#4287 Magnum Books
(#108 Treasures of Love & #1106 Women’s Weekly Library)
Spoiler Free Review 😊
It’s not exactly the easiest vintage romance to find, but it’s a memorable one. Uninvited Wedding Guest began as a hardcover titled Friend of the Bride, published in 1968 by Ward, Lock, & Company, Ltd. in the UK and by Lenox Hill Press in the US. My guess is these companies aimed their products at public libraries, in the manner of Avalon Romances. This novel was reprinted as a booklet-style paperback by the British publisher IPC Magazines in its “Women’s Weekly Library” series, as number #1106, in 1974.
It next appeared in June 1979 as a mass-market paperback, Magnum Romances #4287, published by the New York company Prestige Books. It was released with a new title, the (fittingly) more dramatic one under which I’m reviewing the novel.
In December of that year it turned up in another series, the three-books-in-one “Treasures of Love” #108, also published by Prestige Books. The last edition is the one I read, and probably the easiest to find in the used-book market. These chunky multi-book paperbacks hold up through time and use better than the slimmer single-title kind. And we all know what lending-library books go through!
I don’t know of any subsequent reprints. As of this writing, the book isn’t available at the Internet Archive.
As for the author, Marsha Manning was a pen-name of the prolific Hettie Grimstead. I’ve already reviewed on this blog two other category romances she wrote, one under each name, Yesterday’s Love and Whisper to the Stars.
He Makes Quite an Entrance!
Uninvited Wedding Guest starts with our heroine, English country girl Tessa Paulton, attending the wedding of her twin brother Terry, a seed merchant, and the glamorous model Carol Stokeley. At the reception, a stranger appears, an attractive but angry man who demands to see the bride. When that fails, he makes a scene. Tessa gets curious and talks to him, but learns nothing, not even his name. He vanishes as mysteriously as he’d appeared.
She assumes the wedding crasher is an old boyfriend of Carol’s, chagrined at losing her. A good guess. But wrong!
Tessa and the mystery man cross paths again when she goes to Ibiza in the Balearic Islands for a vacation–er, holiday; this is a British novel! His name is Dominic Tannis; he’s a wealthy shipper; he has a strong connection to Carol. What is it? That’s one of several twists and surprises in the plot. And given my aversion to spoilers, I’ll stop here.
A Real Page-Turner
But it’s obvious from the get-go that Tessa and Dominic will fall in love. One of them does so considerably sooner than the other. This provides plenty of engrossing drama, as do family problems and trouble at his company.
Not to mention an old boyfriend of Tessa’s. Plus disturbing evidence that she might not be the only woman in Dominic’s life. A staple element in category romances of this period, but here the author handles it better than usual. Her accomplishment is even greater because the heroine suspects she has not just one rival, but two.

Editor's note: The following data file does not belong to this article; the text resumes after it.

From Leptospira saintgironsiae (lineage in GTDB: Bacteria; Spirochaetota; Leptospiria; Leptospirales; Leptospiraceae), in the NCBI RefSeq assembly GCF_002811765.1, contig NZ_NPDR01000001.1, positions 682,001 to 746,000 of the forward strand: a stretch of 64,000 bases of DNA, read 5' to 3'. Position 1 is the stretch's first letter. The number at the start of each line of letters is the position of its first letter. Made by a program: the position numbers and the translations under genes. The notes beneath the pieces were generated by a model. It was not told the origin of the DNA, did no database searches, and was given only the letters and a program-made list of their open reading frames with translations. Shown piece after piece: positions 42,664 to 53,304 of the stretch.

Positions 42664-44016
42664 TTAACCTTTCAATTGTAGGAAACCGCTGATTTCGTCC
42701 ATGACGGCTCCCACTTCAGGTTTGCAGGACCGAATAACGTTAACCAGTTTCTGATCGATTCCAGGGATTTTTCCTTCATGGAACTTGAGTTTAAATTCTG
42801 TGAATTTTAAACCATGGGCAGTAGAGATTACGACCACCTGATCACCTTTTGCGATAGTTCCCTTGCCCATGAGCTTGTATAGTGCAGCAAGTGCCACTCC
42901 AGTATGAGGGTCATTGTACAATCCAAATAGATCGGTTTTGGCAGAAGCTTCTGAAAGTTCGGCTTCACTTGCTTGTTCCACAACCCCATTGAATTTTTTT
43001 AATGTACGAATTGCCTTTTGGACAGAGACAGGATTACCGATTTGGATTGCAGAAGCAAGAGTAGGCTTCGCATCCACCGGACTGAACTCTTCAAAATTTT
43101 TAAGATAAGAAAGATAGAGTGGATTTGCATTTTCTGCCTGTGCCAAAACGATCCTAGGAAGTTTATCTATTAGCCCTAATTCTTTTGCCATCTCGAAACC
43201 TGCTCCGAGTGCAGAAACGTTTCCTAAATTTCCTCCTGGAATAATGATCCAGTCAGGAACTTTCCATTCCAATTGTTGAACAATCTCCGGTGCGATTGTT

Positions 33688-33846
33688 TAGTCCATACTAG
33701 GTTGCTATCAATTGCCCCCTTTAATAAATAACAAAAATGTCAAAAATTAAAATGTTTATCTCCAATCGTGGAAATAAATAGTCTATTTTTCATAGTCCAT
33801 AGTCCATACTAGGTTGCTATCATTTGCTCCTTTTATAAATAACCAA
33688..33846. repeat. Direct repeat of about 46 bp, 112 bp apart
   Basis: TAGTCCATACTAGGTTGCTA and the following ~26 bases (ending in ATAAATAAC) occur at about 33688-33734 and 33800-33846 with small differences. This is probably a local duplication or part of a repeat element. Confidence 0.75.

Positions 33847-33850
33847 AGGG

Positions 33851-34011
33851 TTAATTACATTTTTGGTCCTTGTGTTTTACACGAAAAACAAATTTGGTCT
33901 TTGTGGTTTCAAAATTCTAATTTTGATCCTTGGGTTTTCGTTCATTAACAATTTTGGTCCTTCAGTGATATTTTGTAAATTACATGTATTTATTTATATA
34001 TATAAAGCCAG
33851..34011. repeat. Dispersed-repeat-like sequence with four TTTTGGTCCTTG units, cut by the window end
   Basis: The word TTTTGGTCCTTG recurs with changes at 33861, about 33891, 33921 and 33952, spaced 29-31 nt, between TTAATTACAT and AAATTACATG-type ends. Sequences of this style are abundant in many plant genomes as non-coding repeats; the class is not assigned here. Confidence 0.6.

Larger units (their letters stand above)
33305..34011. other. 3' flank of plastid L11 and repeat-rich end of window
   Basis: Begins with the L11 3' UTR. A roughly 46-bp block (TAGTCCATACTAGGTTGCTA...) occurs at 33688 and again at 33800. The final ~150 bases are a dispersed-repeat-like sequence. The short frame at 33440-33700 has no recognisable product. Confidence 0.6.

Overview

These are disparate themes, but they all work together. They don’t detract from each other. Rather, they enhance each other. Which is my idea of how a plot should work.
The author conveys well the emotions of the one viewpoint character, Tessa. The various principal characters all come to life. As do the three contrasting main venues of the story: the heroine’s quaint hometown in Sussex, charming and picturesque Ibiza, and glamorous, sophisticated London during the Swinging Sixties.
But, There Are the Buts
So why didn’t I give this book five stars? Two reasons. The romantic drama is done well, but it relies too heavily on finding out facts and clearing up misconceptions. It doesn’t plunge into the depths of more profound dramatic elements—for instance, coming to a painful decision, growing from one stage of life to another, epiphany. The Marsha Manning romance I first reviewed, Yesterday’s Love, deals with all three. Thus reading it was a more meaningful and moving experience. And yes, a more romantic one, at least to me.
My second issue? At one point the relationship between the hero and heroine collapses because of a misdirected letter. That worked in Thomas Hardy’s Tess of the d’Urbervilles, but here it’s just a contrivance. The heart-wrenching misunderstanding goes on for several weeks. Nowadays it can be cleared up in seconds with a text message. In the 1960s, when this novel was written, it could’ve been cleared up in minutes with an overseas phone call.
But don’t let that discourage you. If you go for emo romances, I recommend Uninvited Wedding Guest. I just wish it were easier to find!
Reviewed by Mary Anne Landers